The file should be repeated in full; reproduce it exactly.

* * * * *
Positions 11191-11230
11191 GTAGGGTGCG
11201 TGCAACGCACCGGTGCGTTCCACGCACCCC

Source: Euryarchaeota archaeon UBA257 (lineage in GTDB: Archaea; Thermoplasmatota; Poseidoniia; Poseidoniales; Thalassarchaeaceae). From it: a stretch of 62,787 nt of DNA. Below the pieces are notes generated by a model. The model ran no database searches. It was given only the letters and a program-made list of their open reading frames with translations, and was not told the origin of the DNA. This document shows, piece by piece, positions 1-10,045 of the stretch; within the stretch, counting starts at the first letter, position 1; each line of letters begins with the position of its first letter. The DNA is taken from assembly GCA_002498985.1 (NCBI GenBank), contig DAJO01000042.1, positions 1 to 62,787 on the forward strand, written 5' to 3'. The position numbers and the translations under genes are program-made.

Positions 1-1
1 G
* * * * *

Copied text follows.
Positions 11191-11230
11191 GTAGGGTGCG
11201 TGCAACGCACCGGTGCGTTCCACGCACCCC

Source: Euryarchaeota archaeon UBA257 (lineage in GTDB: Archaea; Thermoplasmatota; Poseidoniia; Poseidoniales; Thalassarchaeaceae). From it: a stretch of 62,787 nt of DNA. Below the pieces are notes generated by a model. The model ran no database searches. It was given only the letters and a program-made list of their open reading frames with translations, and was not told the origin of the DNA. This document shows, piece by piece, positions 1-10,045 of the stretch; within the stretch, counting starts at the first letter, position 1; each line of letters begins with the position of its first letter. The DNA is taken from assembly GCA_002498985.1 (NCBI GenBank), contig DAJO01000042.1, positions 1 to 62,787 on the forward strand, written 5' to 3'. The position numbers and the translations under genes are program-made.

Positions 1-1
1 G